No offense meant, but the reasons you offer for resorting to the tabernacles as a first option are pragmatic reasons, not liturgical reasons. Liturgical sensibility is not pragmatic. And while I often hear priests say they go to the tabernacle because they don’t know how much bread to put out, the fact is that everyone knows about how many people will be attending a typical Sunday Mass. It’s not rocket science to put that many pieces of altar bread out for the offertory procession. What is more important — and this gets to the crux of the Roman ideal we are discussing — is that people not view the elements consecrated at Mass as something for the priest, while the people receive something different from the tabernacle. That is the reason for the ideal. If that means you have to break the hosts for the last 10 people or one of the ministers has to resort to the tabernacle toward the end of the communion rite, then so be it.

    Even in this example, one has to choose one’s fights (don’t like that word as it seems too confrontational, but I’ll go with it for now). I’m not going to confront the pastor on this. But like you, I observed ministers pouring out the water used to cleanse the vessels, and rather than resorting to a legalistic approach, I patiently (and maybe not so patiently in one instance) showed them the proper way to do it. Had I included an explanation, in which I was remiss (and I thank you for causing me to realize this), that would have been the ideal.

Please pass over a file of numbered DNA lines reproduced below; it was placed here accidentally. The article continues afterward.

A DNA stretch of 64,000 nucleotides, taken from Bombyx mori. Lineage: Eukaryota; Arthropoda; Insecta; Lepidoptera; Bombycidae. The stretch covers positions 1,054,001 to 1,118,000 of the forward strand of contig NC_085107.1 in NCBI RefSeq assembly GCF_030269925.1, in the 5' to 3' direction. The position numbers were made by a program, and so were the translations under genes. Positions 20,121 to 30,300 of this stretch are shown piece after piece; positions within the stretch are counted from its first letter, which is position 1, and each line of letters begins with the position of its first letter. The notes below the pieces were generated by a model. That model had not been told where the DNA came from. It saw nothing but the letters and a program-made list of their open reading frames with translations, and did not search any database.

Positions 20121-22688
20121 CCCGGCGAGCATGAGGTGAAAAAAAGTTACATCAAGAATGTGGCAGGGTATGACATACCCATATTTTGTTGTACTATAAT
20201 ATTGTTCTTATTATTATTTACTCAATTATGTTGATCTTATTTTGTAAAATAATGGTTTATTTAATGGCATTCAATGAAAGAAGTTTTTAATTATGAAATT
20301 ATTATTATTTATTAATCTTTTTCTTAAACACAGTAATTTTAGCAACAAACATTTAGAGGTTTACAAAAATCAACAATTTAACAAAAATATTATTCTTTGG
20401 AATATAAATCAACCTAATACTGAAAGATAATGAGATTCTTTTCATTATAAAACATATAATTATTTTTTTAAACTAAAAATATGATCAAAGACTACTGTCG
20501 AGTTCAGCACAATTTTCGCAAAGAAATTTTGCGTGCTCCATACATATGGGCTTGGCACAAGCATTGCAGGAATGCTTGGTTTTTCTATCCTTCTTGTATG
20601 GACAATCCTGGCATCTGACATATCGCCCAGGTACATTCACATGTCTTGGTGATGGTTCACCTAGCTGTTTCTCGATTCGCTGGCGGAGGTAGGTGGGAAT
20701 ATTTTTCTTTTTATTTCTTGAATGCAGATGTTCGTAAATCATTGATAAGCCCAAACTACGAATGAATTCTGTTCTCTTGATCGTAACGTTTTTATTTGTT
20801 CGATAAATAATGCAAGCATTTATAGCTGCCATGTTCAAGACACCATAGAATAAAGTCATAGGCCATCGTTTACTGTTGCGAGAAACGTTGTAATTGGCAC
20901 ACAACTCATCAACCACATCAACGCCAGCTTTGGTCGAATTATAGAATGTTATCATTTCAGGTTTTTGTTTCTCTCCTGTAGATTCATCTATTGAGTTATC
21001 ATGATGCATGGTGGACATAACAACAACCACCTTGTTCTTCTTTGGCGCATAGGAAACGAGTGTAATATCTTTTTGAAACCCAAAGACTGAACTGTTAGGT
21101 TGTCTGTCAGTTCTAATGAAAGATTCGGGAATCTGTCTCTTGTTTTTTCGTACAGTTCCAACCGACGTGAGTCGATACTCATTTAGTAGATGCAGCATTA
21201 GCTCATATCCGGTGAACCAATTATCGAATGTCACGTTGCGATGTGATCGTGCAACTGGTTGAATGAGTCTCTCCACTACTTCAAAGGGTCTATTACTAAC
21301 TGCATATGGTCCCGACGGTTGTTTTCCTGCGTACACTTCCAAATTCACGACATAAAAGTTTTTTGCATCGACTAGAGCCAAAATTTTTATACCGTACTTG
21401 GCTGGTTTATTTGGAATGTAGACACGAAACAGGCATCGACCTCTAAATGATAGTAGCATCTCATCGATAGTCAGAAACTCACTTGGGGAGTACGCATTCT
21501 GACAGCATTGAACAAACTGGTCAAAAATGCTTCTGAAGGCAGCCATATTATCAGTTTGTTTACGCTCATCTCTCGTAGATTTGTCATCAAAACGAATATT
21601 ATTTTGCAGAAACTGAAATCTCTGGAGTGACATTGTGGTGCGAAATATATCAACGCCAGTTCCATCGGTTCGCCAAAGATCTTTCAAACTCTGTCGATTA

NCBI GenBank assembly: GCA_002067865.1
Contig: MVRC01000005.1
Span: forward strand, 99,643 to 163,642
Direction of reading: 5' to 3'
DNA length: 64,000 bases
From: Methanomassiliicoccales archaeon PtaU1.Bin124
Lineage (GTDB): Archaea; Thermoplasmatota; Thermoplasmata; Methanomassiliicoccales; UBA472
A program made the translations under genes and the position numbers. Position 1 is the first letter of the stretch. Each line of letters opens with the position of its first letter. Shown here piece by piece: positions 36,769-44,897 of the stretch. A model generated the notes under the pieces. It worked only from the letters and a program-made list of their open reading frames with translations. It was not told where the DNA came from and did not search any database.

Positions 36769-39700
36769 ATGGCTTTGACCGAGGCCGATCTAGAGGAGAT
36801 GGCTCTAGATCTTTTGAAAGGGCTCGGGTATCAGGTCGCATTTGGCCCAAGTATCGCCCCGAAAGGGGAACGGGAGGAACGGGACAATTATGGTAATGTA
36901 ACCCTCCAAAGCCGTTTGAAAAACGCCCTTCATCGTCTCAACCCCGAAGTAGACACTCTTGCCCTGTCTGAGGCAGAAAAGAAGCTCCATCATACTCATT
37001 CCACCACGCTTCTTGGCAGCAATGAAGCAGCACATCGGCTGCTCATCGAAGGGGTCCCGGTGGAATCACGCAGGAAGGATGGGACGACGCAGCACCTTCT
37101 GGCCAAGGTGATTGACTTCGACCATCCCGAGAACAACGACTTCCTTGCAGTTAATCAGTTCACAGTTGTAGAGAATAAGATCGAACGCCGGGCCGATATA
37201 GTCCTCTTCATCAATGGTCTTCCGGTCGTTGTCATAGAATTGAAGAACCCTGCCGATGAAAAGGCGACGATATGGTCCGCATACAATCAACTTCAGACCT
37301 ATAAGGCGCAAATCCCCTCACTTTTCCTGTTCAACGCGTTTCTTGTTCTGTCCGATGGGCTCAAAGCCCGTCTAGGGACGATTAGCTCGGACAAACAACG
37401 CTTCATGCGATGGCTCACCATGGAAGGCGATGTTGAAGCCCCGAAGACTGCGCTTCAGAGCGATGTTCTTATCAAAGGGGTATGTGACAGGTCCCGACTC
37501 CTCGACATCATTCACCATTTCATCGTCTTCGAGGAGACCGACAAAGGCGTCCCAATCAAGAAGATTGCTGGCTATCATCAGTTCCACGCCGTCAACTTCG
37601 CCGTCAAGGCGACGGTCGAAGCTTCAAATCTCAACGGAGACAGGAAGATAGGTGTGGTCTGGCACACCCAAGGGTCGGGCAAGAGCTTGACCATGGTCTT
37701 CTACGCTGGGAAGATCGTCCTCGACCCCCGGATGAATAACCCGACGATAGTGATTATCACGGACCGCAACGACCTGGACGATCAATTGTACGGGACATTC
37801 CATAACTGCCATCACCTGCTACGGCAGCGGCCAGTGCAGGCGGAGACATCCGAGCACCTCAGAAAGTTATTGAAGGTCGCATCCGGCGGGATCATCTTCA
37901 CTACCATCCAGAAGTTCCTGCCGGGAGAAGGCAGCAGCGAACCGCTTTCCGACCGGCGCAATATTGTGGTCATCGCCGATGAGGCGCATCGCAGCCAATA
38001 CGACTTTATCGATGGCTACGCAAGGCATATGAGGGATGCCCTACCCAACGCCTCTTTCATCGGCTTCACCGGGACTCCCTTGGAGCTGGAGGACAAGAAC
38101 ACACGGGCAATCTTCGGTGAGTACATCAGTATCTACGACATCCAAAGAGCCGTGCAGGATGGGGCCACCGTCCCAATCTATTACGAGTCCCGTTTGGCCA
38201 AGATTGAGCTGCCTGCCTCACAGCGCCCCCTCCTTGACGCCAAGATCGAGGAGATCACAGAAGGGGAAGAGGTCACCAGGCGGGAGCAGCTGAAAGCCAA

And on the rare occasion where we have consecrated too much wine, it is handled after Mass in the sacristy. We simply ask a few people back to help us consume the remainder if it is too much for the ministers to handle. It’s not a big issue.

    Almost all Church law can be dispensed at the discretion of the pastor for the good of souls. This is what is referred to as “pastoral reasons.” Unfortunately, “pastoral reasons” has come to mean “because that’s what the pastor likes,” or “the pastor thinks that’s easier” or “the pastor thinks it would be nice.” These are clearly not proper reasons for exceptions. Unfortunately, the possibility for such arbitrary leadership goes with the whole Roman law thing. It’s not to bash Roman law, far from it; we would open another can of worms –perhaps decidedly more unpleasant — were the Church run according to the principles of English Common Law.